Navigate the Unique Job Search Concerns of Grad Students
But grad students typically confront unique barriers to job search success, especially if they're seeking opportunities outside academia.
By Peter Vogt
March 18, 2009
Earning a graduate degree is a big accomplishment — one many students hope will clear a path to a great job. But grad students typically confront unique barriers to job search success, especially if they’re seeking opportunities outside academia.
Be ready to work around these internal and external roadblocks, either alone or with the help of a school career counselor, with this guide.
- Overconfidence or Underconfidence: You might feel your graduate degree is a ticket to a job with a great salary and outstanding benefits and perks. Unfortunately, your undergraduate degree offered no guarantees, and neither does your grad degree.
- Hazy Career Goals: “Some graduate students lack a clear career focus,” says Sharon Goodyear, assistant director of career development at the William Mitchell College of Law and former director of career services at the University of Minnesota’s School of Public Health. “I am continually surprised when I meet law students who don’t know what they want to do with the degree, but they think that a law degree would be useful even if they’re not sure they want to practice law.”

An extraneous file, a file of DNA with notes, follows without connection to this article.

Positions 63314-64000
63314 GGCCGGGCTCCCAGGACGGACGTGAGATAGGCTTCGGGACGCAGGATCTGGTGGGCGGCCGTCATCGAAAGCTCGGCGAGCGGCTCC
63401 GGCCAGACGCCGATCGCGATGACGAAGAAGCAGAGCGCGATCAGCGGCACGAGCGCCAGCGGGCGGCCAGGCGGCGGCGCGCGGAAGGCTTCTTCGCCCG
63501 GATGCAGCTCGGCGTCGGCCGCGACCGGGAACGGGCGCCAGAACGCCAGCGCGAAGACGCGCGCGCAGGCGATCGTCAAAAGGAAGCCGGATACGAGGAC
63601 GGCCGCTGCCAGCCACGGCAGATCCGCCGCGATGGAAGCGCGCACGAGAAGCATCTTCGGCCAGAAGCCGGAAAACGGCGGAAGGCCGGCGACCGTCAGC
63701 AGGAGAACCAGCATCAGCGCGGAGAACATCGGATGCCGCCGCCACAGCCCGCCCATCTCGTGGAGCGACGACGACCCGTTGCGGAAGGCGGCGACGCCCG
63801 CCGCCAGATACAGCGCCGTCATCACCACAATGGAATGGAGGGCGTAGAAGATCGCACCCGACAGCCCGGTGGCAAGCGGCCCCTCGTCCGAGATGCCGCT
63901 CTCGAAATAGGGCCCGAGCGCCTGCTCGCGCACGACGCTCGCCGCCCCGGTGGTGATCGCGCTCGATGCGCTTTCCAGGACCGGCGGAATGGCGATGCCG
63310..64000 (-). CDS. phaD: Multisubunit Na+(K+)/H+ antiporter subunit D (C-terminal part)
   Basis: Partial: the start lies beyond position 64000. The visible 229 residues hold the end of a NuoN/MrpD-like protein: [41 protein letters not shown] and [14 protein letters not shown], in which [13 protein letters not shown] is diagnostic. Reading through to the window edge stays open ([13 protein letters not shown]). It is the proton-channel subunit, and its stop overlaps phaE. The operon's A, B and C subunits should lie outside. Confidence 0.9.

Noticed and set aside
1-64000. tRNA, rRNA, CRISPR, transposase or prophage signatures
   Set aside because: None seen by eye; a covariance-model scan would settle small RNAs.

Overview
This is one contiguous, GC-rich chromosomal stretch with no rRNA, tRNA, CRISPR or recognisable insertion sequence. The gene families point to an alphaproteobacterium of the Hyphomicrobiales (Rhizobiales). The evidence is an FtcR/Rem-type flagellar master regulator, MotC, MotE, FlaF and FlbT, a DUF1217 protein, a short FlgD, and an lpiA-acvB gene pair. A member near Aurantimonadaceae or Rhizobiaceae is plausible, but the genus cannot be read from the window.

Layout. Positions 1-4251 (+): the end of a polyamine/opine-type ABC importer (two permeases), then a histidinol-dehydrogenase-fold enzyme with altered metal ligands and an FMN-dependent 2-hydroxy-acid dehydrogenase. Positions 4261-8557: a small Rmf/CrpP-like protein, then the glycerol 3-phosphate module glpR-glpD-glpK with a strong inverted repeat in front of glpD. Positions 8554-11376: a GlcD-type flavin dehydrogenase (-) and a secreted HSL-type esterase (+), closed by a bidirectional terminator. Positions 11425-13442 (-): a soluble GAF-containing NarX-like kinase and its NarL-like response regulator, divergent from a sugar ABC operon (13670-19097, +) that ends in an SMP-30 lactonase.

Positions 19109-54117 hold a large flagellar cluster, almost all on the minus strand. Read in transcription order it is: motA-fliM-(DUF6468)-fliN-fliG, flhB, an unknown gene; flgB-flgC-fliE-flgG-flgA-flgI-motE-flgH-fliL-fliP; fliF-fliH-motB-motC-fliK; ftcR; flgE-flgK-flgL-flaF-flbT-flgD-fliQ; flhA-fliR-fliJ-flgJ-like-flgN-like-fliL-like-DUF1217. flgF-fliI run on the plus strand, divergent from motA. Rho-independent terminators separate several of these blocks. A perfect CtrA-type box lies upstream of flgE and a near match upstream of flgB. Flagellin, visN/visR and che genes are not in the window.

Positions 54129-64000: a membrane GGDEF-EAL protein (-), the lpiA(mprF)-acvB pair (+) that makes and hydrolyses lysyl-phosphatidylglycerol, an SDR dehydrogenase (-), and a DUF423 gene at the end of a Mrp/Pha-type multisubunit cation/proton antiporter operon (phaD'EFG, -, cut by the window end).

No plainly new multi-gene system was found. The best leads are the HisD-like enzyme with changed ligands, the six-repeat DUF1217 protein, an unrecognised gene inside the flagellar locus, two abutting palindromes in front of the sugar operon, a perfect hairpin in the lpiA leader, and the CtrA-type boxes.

- Difficulty Identifying and Selling Transferable Skills: If you’re like many grad students, you may not know you have probably developed valuable skills in research, analysis, writing and verbal communication that transfer nicely to the workplace.
Conversely, you may feel you have little to offer a prospective employer, or that your academic experiences have no value in the workplace. And you may lack confidence in performing basic but critical job search tasks like writing resumes and cover letters and interviewing, especially if you went straight from your undergrad days to a graduate program.
You might also be prone to giving prospective employers too much detail about a topic you’ve studied in depth instead of highlighting the important skills you developed along the way.
“Many employers…are not as interested in the details of a project as they are that job candidates possess the skills that enable one to complete an independent project — research, writing, curiosity, collaboration, persistence, persuasion, self-motivation, etc.,” says Briana Keller, PhD, a career counselor at the University of Washington who works frequently with graduate students.